Wagner stays, UN peacekeepers have to go…

The growing power of Russia’s Wagner Group in Africa is believed to be behind the sudden termination of the UN peacekeeping mission in Mali. BizNews speaks to Dr. Robert Zuber, director of the UN-based Global Action to Prevent War and Conflict. He was at the UN Security Council meeting on Friday last week to ratify a plan for the drawdown. He feels the Wagner Group was “partially responsible” as they were able and are able to promise – if not deliver – security to Mali without the pressure that the UN is putting on Mali to return to democratic government, to hold elections, and to fully honour the peace agreement. US Secretary of State Antony J. Blinken has accused Wagner of using its operations in Mali both to obtain revenue for the group and its leader, Yevgeniy Prigozhin, as well as to procure weapons and equipment to further its involvement in the war in Ukraine. The US has now sanctioned Wagner’s Mali “facilitator” Andrey Nikolayevich Ivanov who has worked “closely” with Prigozhin’s entity Africa Politology and senior Malian government officials on weapons deals, mining concerns, and other activities. – Chris Steyn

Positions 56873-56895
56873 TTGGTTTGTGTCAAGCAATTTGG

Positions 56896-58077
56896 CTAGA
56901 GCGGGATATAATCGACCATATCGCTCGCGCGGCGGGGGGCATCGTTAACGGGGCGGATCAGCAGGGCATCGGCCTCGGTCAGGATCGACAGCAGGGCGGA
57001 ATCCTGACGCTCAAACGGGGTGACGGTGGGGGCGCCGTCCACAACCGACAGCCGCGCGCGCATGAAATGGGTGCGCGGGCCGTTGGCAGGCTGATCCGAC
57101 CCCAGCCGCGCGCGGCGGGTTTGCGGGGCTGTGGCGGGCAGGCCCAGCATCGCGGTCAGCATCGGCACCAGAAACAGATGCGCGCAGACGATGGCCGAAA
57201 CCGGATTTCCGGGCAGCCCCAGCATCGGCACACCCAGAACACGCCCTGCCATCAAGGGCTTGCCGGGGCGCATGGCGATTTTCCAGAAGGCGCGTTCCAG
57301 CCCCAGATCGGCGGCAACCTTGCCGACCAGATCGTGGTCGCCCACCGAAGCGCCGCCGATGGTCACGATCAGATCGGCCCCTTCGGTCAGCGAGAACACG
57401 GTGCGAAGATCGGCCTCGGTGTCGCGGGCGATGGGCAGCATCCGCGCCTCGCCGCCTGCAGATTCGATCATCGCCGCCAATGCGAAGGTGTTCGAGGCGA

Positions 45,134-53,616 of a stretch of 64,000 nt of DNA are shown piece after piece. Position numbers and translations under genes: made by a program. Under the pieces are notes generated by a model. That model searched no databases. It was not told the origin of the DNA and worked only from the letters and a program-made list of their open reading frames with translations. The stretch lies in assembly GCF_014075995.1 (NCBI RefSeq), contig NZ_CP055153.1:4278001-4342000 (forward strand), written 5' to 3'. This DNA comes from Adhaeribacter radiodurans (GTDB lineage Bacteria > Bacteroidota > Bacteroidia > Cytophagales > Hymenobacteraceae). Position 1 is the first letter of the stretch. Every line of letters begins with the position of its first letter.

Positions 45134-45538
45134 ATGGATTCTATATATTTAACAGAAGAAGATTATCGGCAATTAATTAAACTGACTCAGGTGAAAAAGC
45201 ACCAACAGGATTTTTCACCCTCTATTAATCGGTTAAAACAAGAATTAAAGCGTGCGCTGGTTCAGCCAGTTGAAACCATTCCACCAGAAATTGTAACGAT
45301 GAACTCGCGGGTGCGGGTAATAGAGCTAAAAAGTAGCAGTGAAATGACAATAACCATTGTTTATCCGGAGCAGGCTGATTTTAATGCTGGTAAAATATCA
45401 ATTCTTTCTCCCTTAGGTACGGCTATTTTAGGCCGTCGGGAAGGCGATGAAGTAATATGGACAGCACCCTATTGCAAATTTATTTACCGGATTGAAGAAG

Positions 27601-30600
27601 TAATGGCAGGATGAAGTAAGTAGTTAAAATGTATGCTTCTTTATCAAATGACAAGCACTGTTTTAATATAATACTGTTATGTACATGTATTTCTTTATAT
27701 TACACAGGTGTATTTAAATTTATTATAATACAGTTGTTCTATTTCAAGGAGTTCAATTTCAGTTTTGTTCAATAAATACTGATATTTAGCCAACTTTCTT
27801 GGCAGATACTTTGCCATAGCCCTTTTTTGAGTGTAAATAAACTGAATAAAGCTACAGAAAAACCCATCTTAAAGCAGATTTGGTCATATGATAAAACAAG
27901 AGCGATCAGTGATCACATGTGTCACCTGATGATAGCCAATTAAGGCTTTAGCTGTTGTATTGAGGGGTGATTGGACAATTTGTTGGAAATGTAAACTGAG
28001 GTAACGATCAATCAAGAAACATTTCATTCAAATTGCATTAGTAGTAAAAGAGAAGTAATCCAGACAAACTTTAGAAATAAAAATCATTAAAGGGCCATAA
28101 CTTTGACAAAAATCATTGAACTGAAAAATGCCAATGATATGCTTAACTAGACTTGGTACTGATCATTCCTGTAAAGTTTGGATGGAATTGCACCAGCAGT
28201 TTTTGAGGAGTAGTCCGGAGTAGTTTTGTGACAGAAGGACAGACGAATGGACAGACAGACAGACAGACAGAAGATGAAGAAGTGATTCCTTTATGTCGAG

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Relevant timestamps from the interview

  • 00:28 – Dr Zuber on what happened at the UN security council meeting and whether Wadner group was discussed
  • 04:47 – On what it means for countries where Wagner is operating
  • 08:40 – On Russia not being the only power that does mercenaries
  • 10:54 – Africa at the mercy of proxy forces
  • 15:10 – On how Africa can free itself from proxy forces
  • 18:25 – On African led security responses
  • 19:54 – On how this damages foreign investment and the relationship with the private sector
  • 23:28 – Words of hope for the African continent
  • 27:04 – Conclusion

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Highlights from the interview

The growing power of Russia’s Wagner Group in Africa is believed to be behind the sudden termination of the United Nations (UN) peacekeeping mission in Mali.

BizNews speaks to Dr. Robert Zuber, the Director of the UN-based Global Action to Prevent War and Conflict. 

He was at the UN Security Council meeting on Friday last week to ratify a plan for the drawdown of the UN Multidimensional Integrated Stabilisation Mission in Mali (MINUSMA).

“Mali was a particularly bloody peacekeeping operation, the highest levels of casualty of any of the UN operations. And…it felt wrong to withdraw in the way in which they’re having to withdraw with the speed that they’re having to withdraw. You know, given how much blood has been shed in that country, it’s really, and it’s a lovely country, it’s really very sad,’ he says.

Read more: Indifference and internet humour: How the Russian people reacted to Wagner mutiny

“And my own feeling, which I don’t have direct data to support necessarily, is that the Wagner Group was partially responsible in as much as they were able and are able, I suppose, to promise, perhaps not deliver, but promise security to Mali without the pressure that the UN is putting on Mali to return to democratic government, to hold elections, to honour the peace agreement in all its aspects.